In this industry we are always looking to the future. Depending on where your role lies in the grand heirarchy, will depend on exactly how far ahead you are looking. At the bottom of the scale - the commis are looking ahead to the next service - dinner (at the moment). Do they have enough plates polished, is the cutlery ready, have they got enough napkins etc. The Chef de Rangs and Head Waiters start looking to the next service - whats the table layout for tomorrow, do we need to order any extra butter, extra linen, condiments etc. The supervisors are looking to next week - have we got any functions coming up, do i need some extra cover for that shift, can we squeeze a training session in next wednesday. The managers start looking to the following month - are we going to make budget, have we got enough staff rostered on, do we need to purchase any more crockery, glassware, cutlery etc. The F&B manager is looking to the next quarter - will we make budget, what functions are coming in, training plans, payroll costs, replacing staff. The General Manager starts looking at next year - preparing budgets - what needs refurbishing - how much Capex is that going to cost. And at the top of the scale - the Managing Director is looking as far afield as ten years from now - large scale refurbishments - business development plans etc. Its quite scary sometimes when you break it all down. I bring this up, because having pretty much sorted out the New Years eve wines, my next job is to put together next years Gourmet Calendar. Im looking at 2008, and its only just the third week of May.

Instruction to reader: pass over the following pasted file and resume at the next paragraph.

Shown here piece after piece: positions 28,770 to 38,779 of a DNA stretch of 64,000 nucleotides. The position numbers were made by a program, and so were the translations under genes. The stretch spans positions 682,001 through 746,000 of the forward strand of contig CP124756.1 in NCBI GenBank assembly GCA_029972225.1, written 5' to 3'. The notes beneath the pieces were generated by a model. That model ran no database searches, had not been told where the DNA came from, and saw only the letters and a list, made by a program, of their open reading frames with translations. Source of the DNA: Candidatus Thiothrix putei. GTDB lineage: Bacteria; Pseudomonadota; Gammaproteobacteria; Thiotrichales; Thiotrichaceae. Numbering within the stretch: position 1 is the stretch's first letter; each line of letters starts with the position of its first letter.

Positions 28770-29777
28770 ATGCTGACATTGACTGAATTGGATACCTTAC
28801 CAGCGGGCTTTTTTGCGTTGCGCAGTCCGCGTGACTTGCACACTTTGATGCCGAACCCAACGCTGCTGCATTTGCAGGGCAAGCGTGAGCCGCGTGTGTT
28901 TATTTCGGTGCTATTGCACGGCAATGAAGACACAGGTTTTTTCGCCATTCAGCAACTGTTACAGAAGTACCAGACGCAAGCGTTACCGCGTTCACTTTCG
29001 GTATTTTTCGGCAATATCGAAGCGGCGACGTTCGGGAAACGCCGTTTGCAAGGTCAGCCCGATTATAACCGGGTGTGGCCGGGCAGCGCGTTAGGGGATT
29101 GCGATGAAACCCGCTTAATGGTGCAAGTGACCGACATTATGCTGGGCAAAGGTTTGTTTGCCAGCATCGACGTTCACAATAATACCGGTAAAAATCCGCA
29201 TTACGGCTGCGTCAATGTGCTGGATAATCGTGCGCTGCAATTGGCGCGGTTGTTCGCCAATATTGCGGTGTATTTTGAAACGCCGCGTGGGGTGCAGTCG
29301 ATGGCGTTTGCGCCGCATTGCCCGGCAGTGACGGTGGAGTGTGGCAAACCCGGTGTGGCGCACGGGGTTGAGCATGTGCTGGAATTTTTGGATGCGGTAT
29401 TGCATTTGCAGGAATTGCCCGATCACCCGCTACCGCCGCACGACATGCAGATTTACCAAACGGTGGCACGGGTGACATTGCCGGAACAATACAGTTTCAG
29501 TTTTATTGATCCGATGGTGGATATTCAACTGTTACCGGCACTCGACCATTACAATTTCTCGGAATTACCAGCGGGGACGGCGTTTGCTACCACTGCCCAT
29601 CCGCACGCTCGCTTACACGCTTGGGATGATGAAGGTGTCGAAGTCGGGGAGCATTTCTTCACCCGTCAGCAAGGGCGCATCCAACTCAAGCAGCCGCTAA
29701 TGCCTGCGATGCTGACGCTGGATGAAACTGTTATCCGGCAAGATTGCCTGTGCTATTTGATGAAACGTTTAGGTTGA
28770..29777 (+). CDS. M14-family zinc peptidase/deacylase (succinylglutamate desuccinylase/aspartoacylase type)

Now we already have the first gourmet planned. I hate to say it, but that was actually sorted out in February. Now Ive just got the rest of the year to sort out. And thats partly why Im procrastinating - Ive run out of ideas. Well not strictly true - Ive run out of practical ideas. So far Ive got five gourmets - three of them are viable, the other two are iffy. By iffy I mean that Im not sure there will be sufficient interest in the events to make them a doable option. One of them is the wines of Languedoc-Roussillon, and the other is wines of the Pacific Northwest. Now the later is a particular favourite of mine, but the hardest part of it is actually securing the wines. In my mind I would like to show some Washington wines - and thats ok because I can get hold of some Andrew Will wines from Morris and Verdun. I also want to show Oregon, and again I can get some Drouhin Oregon Pinot also from M&V, or some Jepson from Simon at Whirly wines (Ive been promising to get some off of him for a while now!). Where things start to fall apart is British Columbia. Theres a wine Id give my left bollock to get my hands on. Its from a winery called Blasted Church based in the Okanangan Valley. Their labels are just brilliant - quirky cartoonish, and while the reviews arent glowing, its had a lot of very positive press in right places. Check them out for yourselves - www.blastedchurch.com . The other stumbling block is the whites. I can find plenty of washington whites if I dont mind them being on the supermarket shelves as well. Well I do mind, not out of snobbery, thought. So Ive got a feeling this one might well be consigned to the maybe pile.
And thats where I run out of ideas. So if anyones got any inspiration, Id love to hear it.